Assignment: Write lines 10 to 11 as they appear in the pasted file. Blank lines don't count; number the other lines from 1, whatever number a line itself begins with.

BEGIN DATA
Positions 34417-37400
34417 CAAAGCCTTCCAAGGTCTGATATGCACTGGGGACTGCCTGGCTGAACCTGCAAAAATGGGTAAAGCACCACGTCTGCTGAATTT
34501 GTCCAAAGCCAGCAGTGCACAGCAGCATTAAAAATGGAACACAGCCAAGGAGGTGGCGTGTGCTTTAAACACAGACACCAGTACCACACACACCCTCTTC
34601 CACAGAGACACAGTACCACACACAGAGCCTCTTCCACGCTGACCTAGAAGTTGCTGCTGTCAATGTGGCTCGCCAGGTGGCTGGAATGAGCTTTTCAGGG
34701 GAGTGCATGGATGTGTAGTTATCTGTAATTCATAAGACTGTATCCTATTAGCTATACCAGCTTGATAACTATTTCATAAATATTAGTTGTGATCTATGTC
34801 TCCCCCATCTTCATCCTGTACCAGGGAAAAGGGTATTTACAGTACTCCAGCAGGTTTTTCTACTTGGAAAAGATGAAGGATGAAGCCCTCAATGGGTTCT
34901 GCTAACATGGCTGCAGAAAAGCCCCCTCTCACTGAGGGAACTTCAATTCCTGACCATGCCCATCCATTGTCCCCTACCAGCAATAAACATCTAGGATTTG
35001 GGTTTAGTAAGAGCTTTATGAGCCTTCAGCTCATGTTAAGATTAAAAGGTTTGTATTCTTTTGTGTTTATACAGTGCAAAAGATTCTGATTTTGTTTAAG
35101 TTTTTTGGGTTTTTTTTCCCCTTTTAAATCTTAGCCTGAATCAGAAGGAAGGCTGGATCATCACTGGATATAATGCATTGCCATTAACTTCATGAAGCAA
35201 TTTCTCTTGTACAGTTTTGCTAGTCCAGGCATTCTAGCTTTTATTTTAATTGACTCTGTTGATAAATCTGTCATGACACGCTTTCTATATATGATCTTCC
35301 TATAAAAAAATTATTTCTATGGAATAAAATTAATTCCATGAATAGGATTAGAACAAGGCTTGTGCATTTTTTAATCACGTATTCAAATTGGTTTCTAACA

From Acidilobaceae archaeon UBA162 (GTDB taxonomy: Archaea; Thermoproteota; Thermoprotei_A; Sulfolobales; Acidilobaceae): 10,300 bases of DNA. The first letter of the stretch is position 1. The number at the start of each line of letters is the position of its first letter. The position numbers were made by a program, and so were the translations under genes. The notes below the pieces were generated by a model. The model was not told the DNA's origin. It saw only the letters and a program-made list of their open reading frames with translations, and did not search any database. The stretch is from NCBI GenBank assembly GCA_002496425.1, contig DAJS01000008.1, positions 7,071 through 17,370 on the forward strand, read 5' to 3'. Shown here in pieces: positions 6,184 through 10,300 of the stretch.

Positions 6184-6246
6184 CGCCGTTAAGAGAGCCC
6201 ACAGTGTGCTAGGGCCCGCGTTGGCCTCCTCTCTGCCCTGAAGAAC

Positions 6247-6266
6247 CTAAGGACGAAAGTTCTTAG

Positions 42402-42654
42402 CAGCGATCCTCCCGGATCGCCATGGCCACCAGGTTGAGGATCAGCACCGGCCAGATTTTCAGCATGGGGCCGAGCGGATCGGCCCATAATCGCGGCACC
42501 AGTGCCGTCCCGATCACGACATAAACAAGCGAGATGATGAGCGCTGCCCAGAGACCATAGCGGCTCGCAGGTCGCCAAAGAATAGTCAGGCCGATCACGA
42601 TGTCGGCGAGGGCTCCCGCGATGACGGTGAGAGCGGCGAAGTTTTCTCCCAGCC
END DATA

35201 TTTCTCTTGTACAGTTTTGCTAGTCCAGGCATTCTAGCTTTTATTTTAATTGACTCTGTTGATAAATCTGTCATGACACGCTTTCTATATATGATCTTCC
35301 TATAAAAAAATTATTTCTATGGAATAAAATTAATTCCATGAATAGGATTAGAACAAGGCTTGTGCATTTTTTAATCACGTATTCAAATTGGTTTCTAACA